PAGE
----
This makes it unlikely from the start that any titles of honours claimed by Horemheb in the inscriptions in the tomb are fictitious. The title iry-pat was used frequently in Horemheb's Saqqara tomb but not combined with any other words; when used alone, the Egyptologist Alan Gardiner has shown that the iry-pat title contains features of ancient descent and lawful inheritance, identical to the designation for a "Crown Prince." This means that Horemheb was the recognised heir to Tutankhamun's throne and not Ay, Tutankhamun's ultimate successor. As the Dutch Egyptologist Jacobus Van Dijk observes: There is no indication that Horemheb always intended to succeed Tut'ankhamun, it must always have been understood that his appointment as crown prince would end as soon as the king produced an heir, that he would succeed Tut'ankhamun only in the eventuality of an early and/or childless death of the sovereign. There can be no doubt that nobody outranked the Hereditary Prince of Upper and Lower Egypt and Deputy of the King in the Entire Land except the king himself, that Horemheb was entitled to the throne once the king had unexpectedly died without issue.
This means. Why was Ay able to ascend the throne upon the death of Tut'ankhamun, despite the fact that Horemheb had at that time been the official heir to the throne for ten years? The aged Vizier Ay sidelined Horemheb's claim to the throne and instead succeeded Tutankhamun because Horemheb was in Asia with the army at the time of Tutankhamun's death. No objects belonging to Horemheb were found in Tutankhamun's tomb, but items donated by other high-ranking officials such as Maya and Nakhtmin were found in there by Egyptologists. Further, Tutankhamun's queen, refused to marry Horemheb, a commoner, so make him king of Egypt. Having pushed Horemheb's claims aside, Ay proceeded to nominate the aforementioned Nakhtmin, Ay's son or adopted son, to succeed him rather than Horemheb. After Ay's reign, which lasted for a little over four years, Horemheb managed to seize power thanks to his position as commander of the army, to assume what he must have perceived to be his just reward for having ably served E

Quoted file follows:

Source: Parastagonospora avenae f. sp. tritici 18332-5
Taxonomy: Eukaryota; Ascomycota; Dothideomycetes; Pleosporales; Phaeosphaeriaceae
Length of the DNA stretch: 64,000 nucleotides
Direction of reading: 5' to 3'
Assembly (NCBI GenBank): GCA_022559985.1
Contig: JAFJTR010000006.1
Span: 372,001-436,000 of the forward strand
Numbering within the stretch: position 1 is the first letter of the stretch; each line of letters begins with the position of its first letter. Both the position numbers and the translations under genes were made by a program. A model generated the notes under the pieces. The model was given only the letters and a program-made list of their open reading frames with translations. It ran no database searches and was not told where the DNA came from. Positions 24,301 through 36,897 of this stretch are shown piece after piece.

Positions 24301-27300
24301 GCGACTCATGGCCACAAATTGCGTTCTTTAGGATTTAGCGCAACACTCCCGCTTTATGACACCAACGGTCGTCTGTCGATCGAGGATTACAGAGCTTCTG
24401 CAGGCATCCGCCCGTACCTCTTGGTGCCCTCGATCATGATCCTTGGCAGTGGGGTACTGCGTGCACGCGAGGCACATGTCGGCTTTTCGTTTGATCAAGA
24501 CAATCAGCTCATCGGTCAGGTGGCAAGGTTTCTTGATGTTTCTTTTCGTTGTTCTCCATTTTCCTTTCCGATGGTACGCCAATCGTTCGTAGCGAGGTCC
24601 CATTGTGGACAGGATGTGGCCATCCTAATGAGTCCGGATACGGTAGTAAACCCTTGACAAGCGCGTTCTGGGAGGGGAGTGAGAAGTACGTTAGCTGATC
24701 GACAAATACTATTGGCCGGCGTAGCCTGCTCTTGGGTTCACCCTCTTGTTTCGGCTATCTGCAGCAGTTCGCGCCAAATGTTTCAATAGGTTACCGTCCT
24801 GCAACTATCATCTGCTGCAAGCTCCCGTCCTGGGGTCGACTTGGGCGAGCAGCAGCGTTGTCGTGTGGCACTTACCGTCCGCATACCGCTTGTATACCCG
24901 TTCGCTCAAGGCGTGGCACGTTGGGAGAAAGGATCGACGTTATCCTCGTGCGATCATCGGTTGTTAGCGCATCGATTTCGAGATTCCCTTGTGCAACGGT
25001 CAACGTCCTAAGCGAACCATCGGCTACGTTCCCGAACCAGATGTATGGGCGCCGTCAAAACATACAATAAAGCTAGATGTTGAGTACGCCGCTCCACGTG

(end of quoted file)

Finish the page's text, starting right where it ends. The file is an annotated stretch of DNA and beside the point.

Turin is a city and an important business and cultural centre in northern Italy. It is the capital city of the Metropolitan City of Turin and of the Piedmont region, was the first capital city of Italy from 1861 to 1865; the city is located on the western bank of the Po River, in front of Susa Valley, is surrounded by the western Alpine arch and Superga Hill. The population of the city proper is 878,074 while the population of the urban area is estimated by Eurostat to be 1.7 million inhabitants. The Turin metropolitan area is estimated by the OECD to have a population of 2.2 million. The city has a rich culture and history, being known for its numerous art galleries, churches, opera houses, parks, theatres, libraries and other venues. Turin is well known for its Renaissance, Rococo, Neo-classical, Art Nouveau architecture. Many of Turin's public squares, castles and elegant palazzi such as the Palazzo Madama, were built between the 16th and 18th centuries. A part of the historical center of Turin was inscribed in the World Heritage List under the name Residences of the Royal House of Savoy.